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What's it Like to... Take the MCAT® Exam?

Colleen Kays


Colleen Kays
Hometown: Gainesville, FL
Medical School: Columbia University College of Physicians and Surgeons, Class of 2013


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What was the testing site like? How many people were in the room?

The testing site is set up in a highly regulated manner. There’s a lobby with lockers and there’s a room with computers. Each computer is partitioned off from the others. Although there may be up to 20 or 30 other people in the room, it’s completely silent and the partitions make you feel like you’re there by yourself.

To get into the computer room where you will take your test, you have to sign in, have your fingerprint scanned, show your picture ID, and prove that you have nothing else on you (other than earplugs if you choose). Every time you leave the computer room, you have to sign out and scan out with your fingerprint again.

What can you have with you?

Not much! When you enter the test room, you’ll have to bring your picture ID (current government-issued ID, with an expiration date, your photo, and your signature; your driver’s license or passport will work). You can bring earplugs in with you too, which is a good idea even if you don’t think you’ll use them, just in case. Beyond that, you can’t bring anything else in with you.

You cannot bring any food or drink; that stays in your locker and you can get it out during breaks. You also cannot bring pencil or paper, but the test site will provide you with something to write on. At my center we were given booklets of paper and two pencils; if we filled up the booklet we could ask for a new one, but they would take away the used one at the same time. Some centers use laminated paper and dry erase markers instead.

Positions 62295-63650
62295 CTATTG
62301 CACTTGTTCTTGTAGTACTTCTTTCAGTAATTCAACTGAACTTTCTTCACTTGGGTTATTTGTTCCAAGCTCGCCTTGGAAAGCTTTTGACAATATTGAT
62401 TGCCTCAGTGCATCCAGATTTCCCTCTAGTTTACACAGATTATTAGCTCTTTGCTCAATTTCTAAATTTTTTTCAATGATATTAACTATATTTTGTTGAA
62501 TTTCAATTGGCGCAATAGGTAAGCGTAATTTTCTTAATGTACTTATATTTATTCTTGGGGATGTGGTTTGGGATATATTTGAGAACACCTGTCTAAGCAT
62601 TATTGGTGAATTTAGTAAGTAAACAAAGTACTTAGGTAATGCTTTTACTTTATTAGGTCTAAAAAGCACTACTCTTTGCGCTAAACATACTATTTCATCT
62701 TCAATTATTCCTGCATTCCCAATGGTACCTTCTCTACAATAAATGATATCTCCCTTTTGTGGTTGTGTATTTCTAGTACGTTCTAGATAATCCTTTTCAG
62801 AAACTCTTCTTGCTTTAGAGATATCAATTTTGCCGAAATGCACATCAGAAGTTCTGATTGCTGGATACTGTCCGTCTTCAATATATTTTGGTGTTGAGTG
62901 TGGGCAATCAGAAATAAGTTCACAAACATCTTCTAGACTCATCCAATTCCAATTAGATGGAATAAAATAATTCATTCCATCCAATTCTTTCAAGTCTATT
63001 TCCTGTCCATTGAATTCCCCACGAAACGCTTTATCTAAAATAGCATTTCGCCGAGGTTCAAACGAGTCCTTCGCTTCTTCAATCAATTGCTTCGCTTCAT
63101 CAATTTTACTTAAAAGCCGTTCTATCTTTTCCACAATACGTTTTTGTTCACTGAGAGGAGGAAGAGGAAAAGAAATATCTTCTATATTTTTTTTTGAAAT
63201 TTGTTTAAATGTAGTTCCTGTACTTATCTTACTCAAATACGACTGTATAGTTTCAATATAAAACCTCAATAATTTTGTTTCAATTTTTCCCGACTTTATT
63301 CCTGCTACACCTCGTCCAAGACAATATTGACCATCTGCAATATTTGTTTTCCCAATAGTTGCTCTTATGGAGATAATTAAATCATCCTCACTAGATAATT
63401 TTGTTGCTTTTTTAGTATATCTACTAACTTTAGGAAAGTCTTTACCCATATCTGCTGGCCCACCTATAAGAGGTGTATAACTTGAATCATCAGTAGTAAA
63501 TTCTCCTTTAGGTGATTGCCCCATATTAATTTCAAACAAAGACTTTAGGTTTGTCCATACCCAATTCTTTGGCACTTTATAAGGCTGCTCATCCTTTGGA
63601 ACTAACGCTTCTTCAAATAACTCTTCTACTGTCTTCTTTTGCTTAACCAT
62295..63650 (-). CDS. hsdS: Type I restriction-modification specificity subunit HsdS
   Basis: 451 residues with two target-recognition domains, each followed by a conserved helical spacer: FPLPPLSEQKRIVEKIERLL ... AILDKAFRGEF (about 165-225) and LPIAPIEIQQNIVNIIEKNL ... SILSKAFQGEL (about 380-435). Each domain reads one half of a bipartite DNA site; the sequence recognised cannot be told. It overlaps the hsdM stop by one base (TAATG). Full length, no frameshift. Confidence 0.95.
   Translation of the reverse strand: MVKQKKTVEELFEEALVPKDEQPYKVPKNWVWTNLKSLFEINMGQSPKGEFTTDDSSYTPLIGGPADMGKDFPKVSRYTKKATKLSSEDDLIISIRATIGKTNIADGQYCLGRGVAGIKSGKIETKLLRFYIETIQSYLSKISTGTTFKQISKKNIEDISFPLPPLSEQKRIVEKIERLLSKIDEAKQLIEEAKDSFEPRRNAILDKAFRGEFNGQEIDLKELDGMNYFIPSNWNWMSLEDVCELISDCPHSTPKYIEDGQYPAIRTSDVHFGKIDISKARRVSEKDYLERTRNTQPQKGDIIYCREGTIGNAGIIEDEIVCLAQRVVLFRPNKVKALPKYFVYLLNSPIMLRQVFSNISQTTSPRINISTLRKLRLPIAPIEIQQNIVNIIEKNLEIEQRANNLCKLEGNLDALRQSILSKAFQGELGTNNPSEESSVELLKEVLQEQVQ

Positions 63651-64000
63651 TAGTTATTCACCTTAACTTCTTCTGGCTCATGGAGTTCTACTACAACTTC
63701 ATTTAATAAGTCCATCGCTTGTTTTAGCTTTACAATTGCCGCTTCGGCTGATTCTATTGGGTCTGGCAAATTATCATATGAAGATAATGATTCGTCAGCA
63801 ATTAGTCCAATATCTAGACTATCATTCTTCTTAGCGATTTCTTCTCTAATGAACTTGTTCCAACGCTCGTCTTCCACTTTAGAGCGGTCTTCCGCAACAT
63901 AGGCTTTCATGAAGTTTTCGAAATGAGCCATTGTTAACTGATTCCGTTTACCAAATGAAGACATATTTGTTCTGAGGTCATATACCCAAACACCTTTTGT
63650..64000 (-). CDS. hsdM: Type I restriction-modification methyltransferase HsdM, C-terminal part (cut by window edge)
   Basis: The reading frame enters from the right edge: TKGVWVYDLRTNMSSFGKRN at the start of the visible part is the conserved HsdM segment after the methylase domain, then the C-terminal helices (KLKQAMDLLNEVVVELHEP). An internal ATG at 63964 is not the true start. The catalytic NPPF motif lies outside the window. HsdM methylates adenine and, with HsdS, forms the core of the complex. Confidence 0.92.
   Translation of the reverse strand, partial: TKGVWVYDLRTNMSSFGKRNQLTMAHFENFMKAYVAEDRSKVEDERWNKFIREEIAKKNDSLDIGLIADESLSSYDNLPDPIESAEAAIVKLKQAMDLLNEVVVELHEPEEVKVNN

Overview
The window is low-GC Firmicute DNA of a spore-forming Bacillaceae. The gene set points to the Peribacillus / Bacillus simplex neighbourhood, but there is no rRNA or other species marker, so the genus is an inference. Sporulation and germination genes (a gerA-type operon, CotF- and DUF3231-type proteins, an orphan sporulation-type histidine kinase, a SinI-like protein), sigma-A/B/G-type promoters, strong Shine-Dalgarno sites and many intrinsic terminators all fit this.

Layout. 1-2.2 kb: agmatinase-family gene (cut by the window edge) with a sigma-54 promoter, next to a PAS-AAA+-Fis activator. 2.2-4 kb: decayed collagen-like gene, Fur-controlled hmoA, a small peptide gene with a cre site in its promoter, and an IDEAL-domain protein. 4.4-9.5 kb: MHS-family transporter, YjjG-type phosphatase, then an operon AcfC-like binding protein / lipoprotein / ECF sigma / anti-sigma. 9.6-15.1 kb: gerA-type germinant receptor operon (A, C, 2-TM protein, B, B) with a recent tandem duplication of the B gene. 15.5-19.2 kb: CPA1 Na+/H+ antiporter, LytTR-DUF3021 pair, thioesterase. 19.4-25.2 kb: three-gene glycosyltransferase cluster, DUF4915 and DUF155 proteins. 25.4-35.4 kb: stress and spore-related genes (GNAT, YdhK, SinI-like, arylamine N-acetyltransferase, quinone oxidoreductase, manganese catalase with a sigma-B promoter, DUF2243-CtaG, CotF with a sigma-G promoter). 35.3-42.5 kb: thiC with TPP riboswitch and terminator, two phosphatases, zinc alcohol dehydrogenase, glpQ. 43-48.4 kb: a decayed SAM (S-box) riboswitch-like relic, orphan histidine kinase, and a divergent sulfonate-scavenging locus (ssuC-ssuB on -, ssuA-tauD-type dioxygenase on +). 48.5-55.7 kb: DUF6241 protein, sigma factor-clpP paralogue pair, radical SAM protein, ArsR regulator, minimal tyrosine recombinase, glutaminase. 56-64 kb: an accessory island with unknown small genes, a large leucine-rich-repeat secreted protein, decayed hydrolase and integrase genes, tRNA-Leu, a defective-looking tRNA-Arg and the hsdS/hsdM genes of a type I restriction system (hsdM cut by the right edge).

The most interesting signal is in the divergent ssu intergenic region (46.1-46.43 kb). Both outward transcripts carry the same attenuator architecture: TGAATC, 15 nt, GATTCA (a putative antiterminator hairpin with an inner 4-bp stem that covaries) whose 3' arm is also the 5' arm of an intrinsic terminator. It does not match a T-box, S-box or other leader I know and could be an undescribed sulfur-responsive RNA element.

You can bring a jacket into the test room with you, and wearing layers is a good idea! Some test sites are freezing, but I also have a friend who took her MCAT exam at a site where the A/C was broken…in July. (She survived and is a medical student now!) You’ll feel more comfortable if you’re prepared for any testing situation.

How was taking the test on a computer?

Not bad at all! When you’re studying, make sure to spend some time doing at least one practice test on your computer at home to make sure that you’re used to it. You’ll also want to explore in advance how to use the functions on the test, such as highlighting information, crossing out answers, and marking questions. There’s a tutorial at the beginning that goes over how to use all of those features as well. Overall, I think it’s actually more comfortable taking the test on a computer than taking it as a written exam, where your hand starts to cramp up from filling in so many bubbles.

How long did it take? Did you get breaks?

All morning (or afternoon)! It’s surprising how exhausting it is to be thinking so hard for so long. The test is five and a half hours long, and the breaks are important to help you refresh! You’re not allowed to leave the test room while you’re in the middle of any section, but in between each of the 4 sections there's a 10-minute break. You have to make sure to time the break yourself; your next section will start if you’re gone for more than the allotted 10 minutes. But during that time, you can leave and use the restroom and have a snack. You’re not allowed to study or use your phone during that time.

Did you finish each section?

I did finish each section, but I also practiced a lot in advance by using the materials available on the AAMC Web site.

How long until you got your scores?

About a month. Your score will be put online when it’s available, but don’t start checking for it after just one week! It really does take about 4 weeks.

Do you have any advice?

Take your studying seriously, but don’t overwork yourself! You’ll definitely want to give yourself time to prepare, by studying the material and doing practice exams, but you can certainly still be working or in school during that time. Try to pick a lighter course schedule, though, if you can.

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